In the UK, ice is classified as food, and as such, it’s subject to the food safety guidelines set by the Food Standards Agency (FSA). Not keeping up with the maintenance and cleaning of ice machines, water and ice dispensers and ice storage bins can lead to violations of these food safety guidelines, potentially jeopardising the health and safety of consumers. In this blog, we’ll look into the reasons why regular cleaning is essential, the FSA policies that apply, and the consequences of non-compliance. 


The Food Safety Act 1990 classes food as  “any substance or product, whether processed, partially processed or unprocessed, intended to be, or reasonably expected to be ingested by humans. ‘Food’ includes drink, chewing gum and any substance, including water, intentionally incorporated into the food during its manufacture, preparation or treatment. 

Ice is frequently used to chill drinks, keep food cool, preserve perishable items, and enhance the overall dining experience. As such, it’s considered an integral part of the food service industry. By classifying ice as food, regulatory bodies such as The Food Standards Agency (FAS) aim to ensure that it’s produced, stored, and served in a manner that meets the same hygiene and food safety guidelines as other consumable items.

Food safety act 1990 logo
Food safety act 1990 logo


The FSA emphasises that ice should be treated as a food product and handled with the same level of care and attention as other food items. This means that ice should be produced, stored, and served in a manner that minimises the risk of contamination and ensures its safety for consumption.

Some key food safety guidelines for handling ice, based on industry best practices, include:

Hygienic production: Ice should be produced using clean and potable water. The ice-making machine and its components should be regularly cleaned and sanitised to prevent the growth of bacteria or other contaminants.

Storage: Ice should be stored in clean and covered containers or ice bins to protect it from potential contamination. It is important to avoid storing ice in direct contact with other food items to prevent cross-contamination.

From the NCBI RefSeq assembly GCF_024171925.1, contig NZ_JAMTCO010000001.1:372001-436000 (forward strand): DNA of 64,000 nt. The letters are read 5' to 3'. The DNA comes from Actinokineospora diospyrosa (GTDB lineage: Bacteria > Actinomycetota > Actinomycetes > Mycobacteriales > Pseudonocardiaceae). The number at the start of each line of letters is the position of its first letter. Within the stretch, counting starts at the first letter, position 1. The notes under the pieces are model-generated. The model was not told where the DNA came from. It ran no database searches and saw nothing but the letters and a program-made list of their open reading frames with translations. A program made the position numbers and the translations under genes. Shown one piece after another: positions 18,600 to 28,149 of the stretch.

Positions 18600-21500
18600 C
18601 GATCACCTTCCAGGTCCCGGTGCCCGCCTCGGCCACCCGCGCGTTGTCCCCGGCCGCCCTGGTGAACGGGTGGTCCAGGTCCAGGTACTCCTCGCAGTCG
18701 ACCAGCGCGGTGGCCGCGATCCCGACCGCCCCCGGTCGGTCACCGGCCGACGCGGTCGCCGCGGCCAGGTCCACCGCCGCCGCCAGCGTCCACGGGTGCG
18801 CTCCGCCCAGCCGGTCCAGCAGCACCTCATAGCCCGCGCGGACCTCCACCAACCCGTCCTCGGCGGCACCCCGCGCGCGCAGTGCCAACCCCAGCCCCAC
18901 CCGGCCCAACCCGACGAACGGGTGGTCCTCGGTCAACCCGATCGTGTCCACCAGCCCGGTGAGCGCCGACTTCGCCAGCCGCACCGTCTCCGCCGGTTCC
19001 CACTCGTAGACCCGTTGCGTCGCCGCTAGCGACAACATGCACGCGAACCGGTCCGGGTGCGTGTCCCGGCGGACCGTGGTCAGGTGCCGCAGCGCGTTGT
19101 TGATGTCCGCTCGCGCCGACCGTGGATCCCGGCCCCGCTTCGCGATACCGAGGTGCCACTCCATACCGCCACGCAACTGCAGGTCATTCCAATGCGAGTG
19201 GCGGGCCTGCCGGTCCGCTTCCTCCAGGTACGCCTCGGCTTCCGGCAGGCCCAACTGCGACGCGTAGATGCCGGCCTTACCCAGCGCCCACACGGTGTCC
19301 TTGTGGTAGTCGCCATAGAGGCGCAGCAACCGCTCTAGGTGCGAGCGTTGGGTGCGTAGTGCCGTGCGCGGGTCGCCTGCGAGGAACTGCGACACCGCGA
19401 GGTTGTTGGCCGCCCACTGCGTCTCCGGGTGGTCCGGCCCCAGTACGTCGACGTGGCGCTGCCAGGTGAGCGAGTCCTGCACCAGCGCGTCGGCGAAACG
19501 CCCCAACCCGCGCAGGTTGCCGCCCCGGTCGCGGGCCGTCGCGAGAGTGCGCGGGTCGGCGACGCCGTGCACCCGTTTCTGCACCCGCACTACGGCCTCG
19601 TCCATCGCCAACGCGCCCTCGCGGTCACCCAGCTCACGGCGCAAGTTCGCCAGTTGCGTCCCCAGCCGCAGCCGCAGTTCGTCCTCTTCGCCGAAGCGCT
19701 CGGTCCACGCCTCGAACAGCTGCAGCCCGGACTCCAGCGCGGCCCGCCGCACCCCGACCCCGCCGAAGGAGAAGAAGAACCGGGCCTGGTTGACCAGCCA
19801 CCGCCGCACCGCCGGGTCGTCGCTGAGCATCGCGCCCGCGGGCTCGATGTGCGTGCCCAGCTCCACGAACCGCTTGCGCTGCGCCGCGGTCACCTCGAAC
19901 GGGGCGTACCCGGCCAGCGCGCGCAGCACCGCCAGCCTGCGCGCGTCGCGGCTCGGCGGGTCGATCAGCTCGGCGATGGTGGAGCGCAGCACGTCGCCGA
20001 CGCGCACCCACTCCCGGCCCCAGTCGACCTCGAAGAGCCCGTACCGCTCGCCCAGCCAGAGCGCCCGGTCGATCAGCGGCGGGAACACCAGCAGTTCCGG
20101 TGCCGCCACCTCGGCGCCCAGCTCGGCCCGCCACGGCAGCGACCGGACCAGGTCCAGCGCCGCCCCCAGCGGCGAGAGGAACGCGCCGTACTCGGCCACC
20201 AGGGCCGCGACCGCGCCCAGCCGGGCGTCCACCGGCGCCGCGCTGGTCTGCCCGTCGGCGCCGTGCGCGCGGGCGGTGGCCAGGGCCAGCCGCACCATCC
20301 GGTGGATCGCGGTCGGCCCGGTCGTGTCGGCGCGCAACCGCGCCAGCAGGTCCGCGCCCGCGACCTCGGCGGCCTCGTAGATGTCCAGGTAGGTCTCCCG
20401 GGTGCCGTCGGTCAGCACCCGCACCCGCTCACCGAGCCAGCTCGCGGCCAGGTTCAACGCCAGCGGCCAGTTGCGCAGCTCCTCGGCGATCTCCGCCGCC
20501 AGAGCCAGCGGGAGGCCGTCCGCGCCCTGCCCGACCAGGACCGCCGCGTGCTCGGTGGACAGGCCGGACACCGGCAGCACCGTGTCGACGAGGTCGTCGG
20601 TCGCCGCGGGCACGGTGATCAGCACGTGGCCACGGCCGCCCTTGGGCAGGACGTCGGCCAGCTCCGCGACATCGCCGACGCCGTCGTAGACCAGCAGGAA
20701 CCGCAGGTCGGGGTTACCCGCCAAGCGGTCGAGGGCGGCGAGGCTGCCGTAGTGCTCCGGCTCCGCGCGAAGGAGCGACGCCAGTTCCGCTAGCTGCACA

Handling: Ice should be handled using clean utensils, such as ice scoops or tongs, to minimise the risk of contamination. Hands should not come into direct contact with ice intended for consumption.

Serving: Ice should be served in a manner that prevents contamination. For example, it should not be handled with bare hands or placed directly in glasses or containers that have not been properly cleaned.


Non-compliance with the Food Safety Act 1990 can lead to legal penalties, including fines and imprisonment. The severity of the penalties may vary depending on the nature and extent of the non-compliance.

Business closure: Authorities have the power to close down food establishments that pose a significant risk to public health. If serious breaches of food safety regulations are identified, the local authority may issue a closure notice, temporarily or permanently shutting down the establishment until the necessary improvements are made.

Damage to reputation: Non-compliance with food safety regulations can damage the reputation of an establishment. Negative publicity, customer complaints, and poor reviews can have a significant impact on the business’s image and customer trust.

Legal action by consumers: In cases where non-compliance leads to illness or injury, affected individuals may take legal action against the business for compensation. This can result in financial liabilities and further damage to the business’s reputation.


Hospitality businesses that have ice machines must prioritise compliance with food safety guidelines to protect public health, maintain a positive reputation, and avoid potential legal consequences. 

It’s recommended that you get a professional to maintain your ice machine, ice and water dispenser or ice storage bin at least twice a year. On top of that, you may need to have daily/weekly maintenance depending on the machine you have. 


Ice Cool Servicing can provide a comprehensive service plan, that will ensure you’re compliant with The Food Safety Act 1990. We can also provide advice on additional cleaning/maintenance required for your machine, or help upgrade it if the machine is older than 3-4 years old.

Click on the button below to find out more about our service plans. Alternatively, contact us if you’re looking for advice, or upgrade your existing machine.

Skip to content